12 Bits of Timeless Advice from a 72-Year-Old Sage

12 Bits of Timeless Advice from a 72-Year-Old Sage February 28, 2024

life lessons
Kevin Kelly, courtesy of the author.

For years now, I’ve kept a small notebook by my side. I use it to jot down everything from TV shows I want to watch to keeping track of my honey-do list, from scribbling down ideas for Wake Up Call stories to capturing fleeting spiritual insights.

I imagine that Kevin Kelly does much the same. On his 68th birthday, Kelly decided to give his adult children a gift—a collection of bits of wisdom he had learned over the years, 68 thoughts in total. I ran across his list online a year later and it had grown to 99 points. (I wrote about his “unsolicited advice” here.)

Fast forward to 2023 and Kelly’s list had grown to over 450 bits of wisdom. And last year, at the age of 72, he published them in a book titled Excellent Advice for Living: Wisdom I Wish I’d Known Earlier. While best known for having launched Wired magazine and writing about technology-related subjects, Kelly can now add a new title to his resume: Sage.

As the book sleeve indicates, “Kelly’s timeless advice covers an astonishing span,” from career and relationship advice to tips on parenting and getting the most out of life. Some of his insights are common sense but are well worth remembering like “don’t grocery shop while hungry,” or quirky but true statements like “dance with your hips.” Other bits really get you thinking.

Here are my 12 of my favorite life lessons from Excellent Advice for Living. Kelly’s messages appear in bold type, my thoughts follow.

12 Bits of Timeless Advice

  1. Be more generous than necessary. No one on their deathbed has ever regretted giving too much away. There is no point to being the richest person in the cemetery. How true. This reminds me of another piece of wise advice I once heard: No one on their deathbed ever regretted spending too little time in the office.
  1. Learn how to take a 20-minute power nap without embarrassment. I add a brief naptime to my schedule daily and can vouch for its revitalizing effects. A few minutes of shut eye and I come back to the world refreshed, with the ability to avoid yawning my way through the evening.
  1. Writing down one thing you are grateful for each day is the cheapest possible therapy ever. You might consider making it part of a gratitude practice, starting each day with a quick review of all the good things in your life.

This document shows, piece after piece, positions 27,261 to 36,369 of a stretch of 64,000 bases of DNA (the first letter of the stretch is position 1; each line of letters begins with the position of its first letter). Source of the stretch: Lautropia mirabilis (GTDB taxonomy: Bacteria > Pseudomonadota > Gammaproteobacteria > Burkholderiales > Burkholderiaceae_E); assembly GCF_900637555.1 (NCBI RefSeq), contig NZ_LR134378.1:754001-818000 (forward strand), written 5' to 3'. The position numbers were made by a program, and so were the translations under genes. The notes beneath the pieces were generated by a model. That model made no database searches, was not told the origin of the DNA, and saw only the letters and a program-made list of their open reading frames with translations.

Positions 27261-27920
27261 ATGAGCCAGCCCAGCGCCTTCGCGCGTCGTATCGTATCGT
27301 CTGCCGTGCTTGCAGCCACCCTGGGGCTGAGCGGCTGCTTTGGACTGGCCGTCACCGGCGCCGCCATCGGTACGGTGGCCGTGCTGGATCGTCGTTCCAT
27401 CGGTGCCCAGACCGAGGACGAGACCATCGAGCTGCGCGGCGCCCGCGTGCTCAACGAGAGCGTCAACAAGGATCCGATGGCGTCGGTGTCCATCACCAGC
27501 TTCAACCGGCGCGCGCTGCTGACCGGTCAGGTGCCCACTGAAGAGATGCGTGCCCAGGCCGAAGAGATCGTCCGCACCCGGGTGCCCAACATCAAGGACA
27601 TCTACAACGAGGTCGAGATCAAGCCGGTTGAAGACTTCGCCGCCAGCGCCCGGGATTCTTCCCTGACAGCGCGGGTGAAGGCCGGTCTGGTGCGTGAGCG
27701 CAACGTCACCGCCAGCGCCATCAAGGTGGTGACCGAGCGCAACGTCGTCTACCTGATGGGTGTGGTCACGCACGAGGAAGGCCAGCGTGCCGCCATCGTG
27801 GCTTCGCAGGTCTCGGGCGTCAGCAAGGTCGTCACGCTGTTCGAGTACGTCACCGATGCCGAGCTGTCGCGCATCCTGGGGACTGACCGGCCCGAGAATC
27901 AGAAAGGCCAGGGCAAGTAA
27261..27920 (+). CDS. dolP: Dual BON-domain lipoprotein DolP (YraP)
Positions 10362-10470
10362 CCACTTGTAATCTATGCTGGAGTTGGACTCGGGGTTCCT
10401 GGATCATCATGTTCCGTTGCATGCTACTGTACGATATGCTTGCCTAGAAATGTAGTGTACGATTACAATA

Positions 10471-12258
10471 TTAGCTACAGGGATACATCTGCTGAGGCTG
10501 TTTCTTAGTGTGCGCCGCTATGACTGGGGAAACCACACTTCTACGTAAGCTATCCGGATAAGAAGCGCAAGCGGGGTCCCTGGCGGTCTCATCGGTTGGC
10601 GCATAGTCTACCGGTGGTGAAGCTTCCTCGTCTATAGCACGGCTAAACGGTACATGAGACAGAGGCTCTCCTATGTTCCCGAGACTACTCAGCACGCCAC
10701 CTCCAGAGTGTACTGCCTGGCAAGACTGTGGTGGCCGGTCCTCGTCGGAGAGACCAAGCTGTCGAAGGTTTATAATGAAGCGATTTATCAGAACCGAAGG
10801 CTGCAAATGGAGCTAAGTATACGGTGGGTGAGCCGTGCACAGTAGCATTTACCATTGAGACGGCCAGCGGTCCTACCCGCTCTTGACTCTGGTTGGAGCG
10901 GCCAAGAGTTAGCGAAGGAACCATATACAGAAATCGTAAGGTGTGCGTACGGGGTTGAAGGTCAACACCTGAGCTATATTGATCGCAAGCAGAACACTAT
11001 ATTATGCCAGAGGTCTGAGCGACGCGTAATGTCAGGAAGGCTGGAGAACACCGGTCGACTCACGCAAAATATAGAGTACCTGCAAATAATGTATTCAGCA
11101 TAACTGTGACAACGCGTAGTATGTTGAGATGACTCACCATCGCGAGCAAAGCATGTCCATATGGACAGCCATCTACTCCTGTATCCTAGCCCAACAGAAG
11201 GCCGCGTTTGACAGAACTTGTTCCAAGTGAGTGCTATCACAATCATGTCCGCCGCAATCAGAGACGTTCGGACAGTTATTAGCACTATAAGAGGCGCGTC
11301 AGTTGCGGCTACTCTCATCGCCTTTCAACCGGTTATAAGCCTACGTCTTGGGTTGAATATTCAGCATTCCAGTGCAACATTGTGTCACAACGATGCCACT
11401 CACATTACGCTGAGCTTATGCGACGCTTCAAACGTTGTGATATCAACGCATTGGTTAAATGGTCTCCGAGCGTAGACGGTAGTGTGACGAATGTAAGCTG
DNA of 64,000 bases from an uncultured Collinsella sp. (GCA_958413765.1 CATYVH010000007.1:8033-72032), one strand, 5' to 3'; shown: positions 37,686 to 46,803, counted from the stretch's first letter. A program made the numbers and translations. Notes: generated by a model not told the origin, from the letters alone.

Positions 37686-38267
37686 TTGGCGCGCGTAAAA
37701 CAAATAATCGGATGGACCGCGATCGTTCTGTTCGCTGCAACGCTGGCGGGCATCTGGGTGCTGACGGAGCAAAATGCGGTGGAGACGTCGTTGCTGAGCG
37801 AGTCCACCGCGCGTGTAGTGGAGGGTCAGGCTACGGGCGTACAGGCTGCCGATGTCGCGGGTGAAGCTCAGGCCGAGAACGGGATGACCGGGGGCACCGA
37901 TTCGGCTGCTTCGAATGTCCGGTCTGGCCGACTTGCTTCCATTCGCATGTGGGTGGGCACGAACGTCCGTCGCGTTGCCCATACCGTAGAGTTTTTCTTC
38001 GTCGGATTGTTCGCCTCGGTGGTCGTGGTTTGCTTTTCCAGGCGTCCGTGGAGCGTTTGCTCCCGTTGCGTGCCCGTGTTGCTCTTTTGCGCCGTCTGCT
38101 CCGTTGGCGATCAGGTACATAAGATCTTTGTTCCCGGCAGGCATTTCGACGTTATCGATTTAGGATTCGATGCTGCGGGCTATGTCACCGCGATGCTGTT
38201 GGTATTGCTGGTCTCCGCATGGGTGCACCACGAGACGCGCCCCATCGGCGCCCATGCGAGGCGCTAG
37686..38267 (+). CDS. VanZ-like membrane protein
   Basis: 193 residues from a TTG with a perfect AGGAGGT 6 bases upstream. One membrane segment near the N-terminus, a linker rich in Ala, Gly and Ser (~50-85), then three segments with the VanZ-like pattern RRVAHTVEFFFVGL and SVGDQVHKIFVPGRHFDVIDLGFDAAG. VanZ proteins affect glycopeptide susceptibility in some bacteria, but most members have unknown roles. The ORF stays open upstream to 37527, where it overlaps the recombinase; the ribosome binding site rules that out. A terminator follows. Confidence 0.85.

1. You can really change someone’s life for the better simply by offering words of encouragement. Recognize with a nod, a smile or a hello. Encourage with a kind word. Praise, when appropriate. More on this approach here.
  1. You will thrive more—and so will others—when you promote what you love rather than bash what you hate. Life is short; focus on the good stuff. When you focus on what is good, it encourages others to do the same. Isn’t there already enough negativity in the world? Love, in any form, is always better than hate.
  1. Unhappiness comes from wanting what others have. Happiness comes from wanting what you already have. Life is not a competition for who winds up with the most stuff. A happy, contented life does not come from material riches, it comes from spiritual wealth.
  1. To meditate, sit and pay attention to your breathing. Your mind will wander to thoughts. Then you bring your attention back to your breathing, where it can’t think. Wander. Retreat. Keep returning to breath, no thoughts. That is all. There are books written about meditation. This simple paragraph sums up all you need to know.
  1. Worry is ineffective. It is certain that 99% of the stuff you are anxious about won’t happen. Sometimes our minds, or at least the overthinking, overanalyzing egoic part of the brain, can be our own worst enemy.
  1. Even if you don’t say anything, if you listen carefully, people will consider you a great conversationalist. A great message for the introverts amongst us. Can’t think of anything to say or not up to speaking? Look and listen with your full attention.
  1. The great killer of happiness is comparison. If you must compare, compare yourself to you yesterday. You don’t have to measure up to anyone—except yourself. And don’t be too hard on yourself—every day represents another opportunity to get it right.
  1. When someone is nasty, hateful, or mean toward you, treat their behavior like an affliction or illness they have. That makes it easier to have empathy toward them, which can soften the conflict. I’m not sure about this one. But it’s a unique approach and is definitely worth thinking about. I know I am.
  1. Embrace pronoia, which is the opposite of paranoia. Choose to believe that the entire universe is conspiring behind your back to make you a success. Practice magical thinking. When you think all things are possible, you make all things possible.
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